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Strengthening our roles as caretakers of the sea

by Lourdes Margarita last modified Jun 15, 2011

Message from Dr. Suseno Sukoyono, Vice Chair, 
Coral Triangle Initiative (CTI) Interim Regional Secretariat

On June 8, 2011, the Coral Triangle countries join the rest of the world in celebrating World Oceans Day, an annual event to commemorate the vast resources of our oceans and what we can do to sustain them.

This year’s World Oceans Day comes at the heels of the United Nations’ launch of the UN Decade on Biodiversity, a rallying call to save and curtail the destruction of the world’s biodiversity within the next ten years. This World Oceans Day, the Coral Triangle Initiative on Coral Reefs, Fisheries and Food Security (CTI-CFF) heeds the call of the UN by strengthening its role as steward of the world’s global epicenter of marine biodiversity – the Coral Triangle.

The UN Decade on Biodiversity supports the Strategic Plan for Biodiversity 2011-2020 and the Aichi Biodiversity Targets which were adopted at the Convention on Biological Diversity 10th Conference of Parties in October 2010.

The Strategic Plan and its corresponding targets envision that by 2050, biodiversity is valued, conserved, restored and wisely used, maintaining ecosystem services, sustaining a healthy planet and delivering benefits essential for all people.

This call comes at a crucial juncture as new studies show that the loss of biodiversity is continuing at an unprecedented pace in the world’s oceans and coral reef. Coral reefs provide as essential habitat for fish and and act as a cradle of marine biodiversity.

The Reefs at Risk Revisited Report released by the World Resources Institute in February this year raised the red flag that more than 60% of the world’s reefs are under immediate threat from overfishing, destructive fishing, coastal development and pollution while thermal stress and acidification from increasing temperatures could push the proportion of reefs at risk to more than 90% by 2030 and almost 100% by 2050.

The immediacy and magnitude of this problem cannot be ignored as biodiversity loss in marine ecosystems affects the lives and livelihoods of the millions of people who depend on these resources for their survival.

The role of the CTI-CFF as steward of the world’s global epicenter of marine biodiversity – the Coral Triangle – has never been more crucial. The Coral Triangle comprises six million square kilometers of ocean and coastal waters surrounding Indonesia, Malaysia, Papua New Guinea, the Philippines, Solomon Islands and Timor-Leste and is home to over 500 species of reef-building corals, 3,000 species of fish as well as over 120 million people who are directly dependent on this resource. However, up to 80% of the reefs and fisheries in the Coral Triangle are at risk and need management interventions.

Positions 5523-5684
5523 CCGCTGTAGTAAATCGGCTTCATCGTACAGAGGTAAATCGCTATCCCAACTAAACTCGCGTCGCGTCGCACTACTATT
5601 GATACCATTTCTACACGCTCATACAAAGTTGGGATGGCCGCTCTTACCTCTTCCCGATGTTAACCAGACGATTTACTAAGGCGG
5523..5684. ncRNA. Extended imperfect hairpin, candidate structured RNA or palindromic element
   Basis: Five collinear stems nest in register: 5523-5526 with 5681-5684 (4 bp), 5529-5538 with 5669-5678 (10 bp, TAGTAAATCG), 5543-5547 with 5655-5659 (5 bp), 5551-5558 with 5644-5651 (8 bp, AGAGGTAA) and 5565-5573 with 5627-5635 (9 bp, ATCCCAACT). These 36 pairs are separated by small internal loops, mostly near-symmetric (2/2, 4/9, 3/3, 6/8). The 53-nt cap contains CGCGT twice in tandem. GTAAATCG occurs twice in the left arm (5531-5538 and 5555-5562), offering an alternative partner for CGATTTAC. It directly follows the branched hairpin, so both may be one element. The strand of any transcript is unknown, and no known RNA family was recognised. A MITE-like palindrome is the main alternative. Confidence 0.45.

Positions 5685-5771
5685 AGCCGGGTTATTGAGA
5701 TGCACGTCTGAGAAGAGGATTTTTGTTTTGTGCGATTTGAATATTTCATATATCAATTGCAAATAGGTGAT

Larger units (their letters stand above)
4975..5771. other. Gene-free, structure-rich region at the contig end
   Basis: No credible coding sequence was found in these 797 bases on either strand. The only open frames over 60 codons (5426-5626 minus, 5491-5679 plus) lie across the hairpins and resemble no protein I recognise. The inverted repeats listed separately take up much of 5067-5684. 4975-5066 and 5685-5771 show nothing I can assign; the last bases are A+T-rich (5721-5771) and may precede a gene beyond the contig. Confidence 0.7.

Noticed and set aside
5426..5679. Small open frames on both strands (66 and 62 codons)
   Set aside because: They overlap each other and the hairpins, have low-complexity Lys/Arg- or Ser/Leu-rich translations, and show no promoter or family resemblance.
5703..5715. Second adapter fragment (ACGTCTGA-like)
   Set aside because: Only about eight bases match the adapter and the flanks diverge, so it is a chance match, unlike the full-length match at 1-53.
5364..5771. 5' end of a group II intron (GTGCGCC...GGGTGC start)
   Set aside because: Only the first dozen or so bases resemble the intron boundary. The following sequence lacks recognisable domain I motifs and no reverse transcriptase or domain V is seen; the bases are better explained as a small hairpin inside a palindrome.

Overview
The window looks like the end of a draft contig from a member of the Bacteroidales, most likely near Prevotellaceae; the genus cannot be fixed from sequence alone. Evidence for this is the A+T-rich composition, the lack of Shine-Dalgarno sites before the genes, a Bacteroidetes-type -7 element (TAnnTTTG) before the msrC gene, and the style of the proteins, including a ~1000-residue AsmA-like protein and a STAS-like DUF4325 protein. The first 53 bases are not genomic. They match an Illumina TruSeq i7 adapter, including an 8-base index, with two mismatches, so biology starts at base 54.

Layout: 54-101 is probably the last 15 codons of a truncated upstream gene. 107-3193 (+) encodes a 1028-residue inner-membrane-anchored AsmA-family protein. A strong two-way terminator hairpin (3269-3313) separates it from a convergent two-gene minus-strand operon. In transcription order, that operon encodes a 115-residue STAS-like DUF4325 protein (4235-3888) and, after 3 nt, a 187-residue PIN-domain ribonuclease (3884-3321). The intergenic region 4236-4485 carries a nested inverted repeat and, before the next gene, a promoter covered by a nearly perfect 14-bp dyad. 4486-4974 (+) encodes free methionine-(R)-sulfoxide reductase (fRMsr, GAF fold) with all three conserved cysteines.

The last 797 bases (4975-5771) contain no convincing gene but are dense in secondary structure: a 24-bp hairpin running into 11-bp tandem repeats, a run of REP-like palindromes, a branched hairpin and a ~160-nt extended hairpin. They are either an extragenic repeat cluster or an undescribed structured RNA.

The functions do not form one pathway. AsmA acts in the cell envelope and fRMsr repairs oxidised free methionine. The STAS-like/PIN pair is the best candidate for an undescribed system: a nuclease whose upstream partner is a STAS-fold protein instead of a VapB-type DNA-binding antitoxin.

In response, the six Coral Triangle countries formed the CTI-CFF as a ground-breaking multilateral initiative to protect and sustain this resource. Since its launch in May 2009, the CTI-CFF has made progress working with national and local governments, non-government organizations and development partners across the six Coral Triangle countries to address biodiversity threats in the region.

This is being done through the implementation of activities under the five goals of the CTI Regional Plan of Action which are to strengthen management of seascapes, apply an ecosystem approach to fisheries management, develop and strengthen the management of marine protected areas, implement climate change adaptation measures and protect threatened marine species.

In 2011, the CTI-CFF has been at the forefront of marine conservation and sustainability activities. In April, CTI representatives from all Coral Triangle countries gathered in Honiara, Solomon Islands to identify tools and methods available for implementing early actions, vulnerability assessments, and climate change adaptation strategies needed for the development of a Climate Change Regional Early Action Plan that can be implemented in the Coral Triangle.

In the first week of May, conservation managers from the six CTI-CFF countries met in Batangas, Philippines to learn from each other’s experiences and plan how to strengthen the management effectiveness of marine protected areas and ensure that these conserve biological diversity, protect fish spawning and nursery habitats and serve as platforms for increased food security, scientific research, eco-tourism and to enhance the quality of life of surrounding communities.

Last week, in Wakatobi, Indonesia, mayors and governors from coastal municipalities across the Coral Triangle took steps to establish the CTI Local Governance Network, an expanding group of local government leaders who are committed to their role as caretakers of the marine environment and to provide integrated coastal management as a service to their constituents.

The scenarios for the world’s reefs are dire but the steps and actions planned for stemming the decline are underway. Large-scale initiatives like the CTI-CFF, though complex and requiring long-term commitment, show that with concerted efforts, clear goals, the best use of science and innovation, and shared responsibility, the world’s coral reefs and the biodiversity that it cradles and nurtures can be sustained for those of us who depend on it and as a legacy for future generations to come.

With this collective mission and responsibility in mind, we hope you will join us this World Oceans Day as we heed the call to preserve and sustain the rich biodiversity of our earth, our oceans and our Coral Triangle, through which our own lives and livelihoods are sustained. #